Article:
Black Mountain is like the Wu-Tang of Canadian rock. Both groups burst on to their respective scenes with a great debut, which generated copious amounts of buzz and hype. Similarly, instead of getting right back into the studio to record their much anticipated follow up releases, each group’s members chose to take a hiatus and pursue their own projects. Then after a couple of years each came together again to record a second album. The only difference (that’s right the only difference) being that Wu-Tang Forever was a good, but bloated and inconsistent follow up, whereas Black Mountain’s latest In the Future is an even tighter, heavier and arguably all around better album than their self-titled debut.
In the almost three years between releases, Black Mountain has received mainstream exposure from some surprising places, such as opening for Coldplay on their 2005 world tour, as well as having their song “Stay Free” appear on the Spiderman 3 soundtrack. But this seems to have had little affect on their sound and their attitudes.
“We just take it in stride,” explains bass player Matt Camirand. “I’m not too cool for school, saying I don’t want to make a million dollars and rock 25,000 people.”
“I’d love to do that, but in terms of good vibes I’d rather play in a bar than open for Coldplay any day. And Spiderman 3, well that was just a horrible movie.”
Though the band’s critical praise continues to increase, these experiences have hardly catapulted the band into pop culture stardom.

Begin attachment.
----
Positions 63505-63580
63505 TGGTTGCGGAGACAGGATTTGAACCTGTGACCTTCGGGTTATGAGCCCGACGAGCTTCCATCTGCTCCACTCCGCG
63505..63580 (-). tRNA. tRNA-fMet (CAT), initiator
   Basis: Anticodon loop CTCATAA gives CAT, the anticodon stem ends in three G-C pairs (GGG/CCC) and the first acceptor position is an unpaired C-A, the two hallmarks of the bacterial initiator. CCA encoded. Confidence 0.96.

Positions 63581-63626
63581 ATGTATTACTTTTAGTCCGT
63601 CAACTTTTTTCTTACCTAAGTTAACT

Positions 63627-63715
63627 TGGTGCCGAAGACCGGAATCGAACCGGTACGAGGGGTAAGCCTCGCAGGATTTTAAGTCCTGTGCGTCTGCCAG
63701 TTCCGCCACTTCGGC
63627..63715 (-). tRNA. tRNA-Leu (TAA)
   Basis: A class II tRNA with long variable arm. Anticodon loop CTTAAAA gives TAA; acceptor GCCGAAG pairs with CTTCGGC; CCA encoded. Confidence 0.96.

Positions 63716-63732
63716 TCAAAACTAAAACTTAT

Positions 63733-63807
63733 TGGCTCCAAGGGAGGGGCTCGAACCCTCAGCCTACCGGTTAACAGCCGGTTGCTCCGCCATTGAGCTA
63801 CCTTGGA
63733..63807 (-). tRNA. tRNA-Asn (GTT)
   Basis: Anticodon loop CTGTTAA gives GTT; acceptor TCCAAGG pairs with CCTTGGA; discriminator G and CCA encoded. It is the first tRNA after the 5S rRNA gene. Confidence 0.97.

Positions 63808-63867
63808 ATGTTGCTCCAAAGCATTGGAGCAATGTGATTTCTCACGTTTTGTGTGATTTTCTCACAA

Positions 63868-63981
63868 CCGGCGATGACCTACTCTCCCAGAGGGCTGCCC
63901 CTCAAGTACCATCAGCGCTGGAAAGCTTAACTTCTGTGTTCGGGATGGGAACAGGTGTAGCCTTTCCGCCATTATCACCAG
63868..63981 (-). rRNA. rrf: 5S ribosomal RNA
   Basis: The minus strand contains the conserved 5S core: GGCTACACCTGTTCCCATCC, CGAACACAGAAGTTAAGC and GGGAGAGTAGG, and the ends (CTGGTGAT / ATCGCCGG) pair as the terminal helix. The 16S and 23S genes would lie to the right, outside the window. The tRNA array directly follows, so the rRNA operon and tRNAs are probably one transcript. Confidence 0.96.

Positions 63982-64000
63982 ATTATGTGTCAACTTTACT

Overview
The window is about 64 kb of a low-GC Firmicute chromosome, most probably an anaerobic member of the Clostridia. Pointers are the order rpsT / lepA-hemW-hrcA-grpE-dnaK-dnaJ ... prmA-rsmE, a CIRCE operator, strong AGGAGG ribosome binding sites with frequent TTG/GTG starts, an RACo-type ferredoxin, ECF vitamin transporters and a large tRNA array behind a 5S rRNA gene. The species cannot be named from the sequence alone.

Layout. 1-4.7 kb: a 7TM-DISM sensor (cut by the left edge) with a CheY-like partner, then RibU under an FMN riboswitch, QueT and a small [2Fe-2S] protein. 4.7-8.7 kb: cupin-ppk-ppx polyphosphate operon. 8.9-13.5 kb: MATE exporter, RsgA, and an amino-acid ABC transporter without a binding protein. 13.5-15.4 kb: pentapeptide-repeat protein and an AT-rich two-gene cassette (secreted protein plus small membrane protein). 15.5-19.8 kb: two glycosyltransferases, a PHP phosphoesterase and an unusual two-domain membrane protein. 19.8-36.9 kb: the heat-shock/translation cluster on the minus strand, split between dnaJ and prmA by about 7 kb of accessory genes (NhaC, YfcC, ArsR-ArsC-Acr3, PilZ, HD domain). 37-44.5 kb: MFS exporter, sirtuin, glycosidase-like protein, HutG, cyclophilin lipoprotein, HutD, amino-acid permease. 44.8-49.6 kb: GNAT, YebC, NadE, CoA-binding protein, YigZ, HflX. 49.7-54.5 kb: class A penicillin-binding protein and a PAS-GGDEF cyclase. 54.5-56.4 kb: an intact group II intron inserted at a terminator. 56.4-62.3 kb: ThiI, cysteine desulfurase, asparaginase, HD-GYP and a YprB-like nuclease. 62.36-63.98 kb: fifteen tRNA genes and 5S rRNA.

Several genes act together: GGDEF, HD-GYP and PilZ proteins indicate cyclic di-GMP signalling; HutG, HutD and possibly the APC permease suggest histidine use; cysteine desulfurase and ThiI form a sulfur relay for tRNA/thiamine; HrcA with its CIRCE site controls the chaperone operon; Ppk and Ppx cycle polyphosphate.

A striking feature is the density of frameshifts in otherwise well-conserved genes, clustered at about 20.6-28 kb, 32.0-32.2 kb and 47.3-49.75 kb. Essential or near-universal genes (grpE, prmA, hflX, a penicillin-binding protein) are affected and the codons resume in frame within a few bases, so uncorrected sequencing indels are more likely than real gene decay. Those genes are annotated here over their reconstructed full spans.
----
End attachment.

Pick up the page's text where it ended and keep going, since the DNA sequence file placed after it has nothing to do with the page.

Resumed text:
“We didn’t do those things for exposure or anything like that, and I really don’t think either of those things really even did anything for the band in terms of popularity,” says Camirand.
“We still play these smaller clubs every night and we have our audience who loves us, and we love them, and that’s good enough for now.” It has been an interesting transition for the band. In the span of less than a year they went from playing small clubs, to giant arenas, back to small clubs again.
“There was a weird vibe being the opening band in a giant amphitheatre,” says Camirand. “Mostly you’re kind of just up there watching people try to get their nachos and cheese and trying to find their seat. It can be kind of depressing, and at times you’ve just got to close your eyes and remember why you’re there.” The band is happy to be back playing in clubs again. “The audience reaction so far for this tour has been amazing,” says Camirand.
“We’re playing a lot of the same venues as we did before, but this time they’re more often than not all sold out, and the vibe in the room is just so much more energetic, it feels great.”
Black Mountain is a busy band, with tour dates already booked until October, including one date this summer opening for Tom Petty & The Heartbreakers.
Maybe Mr. Petty will pass the Super Bowl half-time torch onto Black Mountain.
Black Mountain plays Sala Rossa Friday, Feb. 29